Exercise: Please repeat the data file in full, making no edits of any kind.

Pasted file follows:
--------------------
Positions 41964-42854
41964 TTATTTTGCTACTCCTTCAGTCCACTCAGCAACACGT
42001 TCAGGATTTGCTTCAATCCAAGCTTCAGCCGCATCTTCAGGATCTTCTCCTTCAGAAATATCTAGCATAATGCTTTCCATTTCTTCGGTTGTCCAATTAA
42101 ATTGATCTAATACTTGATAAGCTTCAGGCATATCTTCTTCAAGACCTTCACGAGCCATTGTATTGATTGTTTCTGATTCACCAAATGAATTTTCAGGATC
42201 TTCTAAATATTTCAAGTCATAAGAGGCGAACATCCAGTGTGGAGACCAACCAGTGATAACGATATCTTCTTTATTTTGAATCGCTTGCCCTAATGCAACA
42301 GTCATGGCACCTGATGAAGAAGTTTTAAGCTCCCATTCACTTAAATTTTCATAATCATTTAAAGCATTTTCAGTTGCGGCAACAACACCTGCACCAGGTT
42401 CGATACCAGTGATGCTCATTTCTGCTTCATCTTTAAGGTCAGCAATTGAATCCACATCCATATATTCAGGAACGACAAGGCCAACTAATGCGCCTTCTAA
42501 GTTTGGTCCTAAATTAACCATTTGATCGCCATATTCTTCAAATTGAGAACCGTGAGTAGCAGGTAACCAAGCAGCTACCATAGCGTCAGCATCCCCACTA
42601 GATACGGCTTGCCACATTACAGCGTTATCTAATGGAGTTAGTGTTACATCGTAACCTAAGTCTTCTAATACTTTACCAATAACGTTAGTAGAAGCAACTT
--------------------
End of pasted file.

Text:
Positions 41964-42854
41964 TTATTTTGCTACTCCTTCAGTCCACTCAGCAACACGT
42001 TCAGGATTTGCTTCAATCCAAGCTTCAGCCGCATCTTCAGGATCTTCTCCTTCAGAAATATCTAGCATAATGCTTTCCATTTCTTCGGTTGTCCAATTAA
42101 ATTGATCTAATACTTGATAAGCTTCAGGCATATCTTCTTCAAGACCTTCACGAGCCATTGTATTGATTGTTTCTGATTCACCAAATGAATTTTCAGGATC
42201 TTCTAAATATTTCAAGTCATAAGAGGCGAACATCCAGTGTGGAGACCAACCAGTGATAACGATATCTTCTTTATTTTGAATCGCTTGCCCTAATGCAACA
42301 GTCATGGCACCTGATGAAGAAGTTTTAAGCTCCCATTCACTTAAATTTTCATAATCATTTAAAGCATTTTCAGTTGCGGCAACAACACCTGCACCAGGTT
42401 CGATACCAGTGATGCTCATTTCTGCTTCATCTTTAAGGTCAGCAATTGAATCCACATCCATATATTCAGGAACGACAAGGCCAACTAATGCGCCTTCTAA
42501 GTTTGGTCCTAAATTAACCATTTGATCGCCATATTCTTCAAATTGAGAACCGTGAGTAGCAGGTAACCAAGCAGCTACCATAGCGTCAGCATCCCCACTA
42601 GATACGGCTTGCCACATTACAGCGTTATCTAATGGAGTTAGTGTTACATCGTAACCTAAGTCTTCTAATACTTTACCAATAACGTTAGTAGAAGCAACTT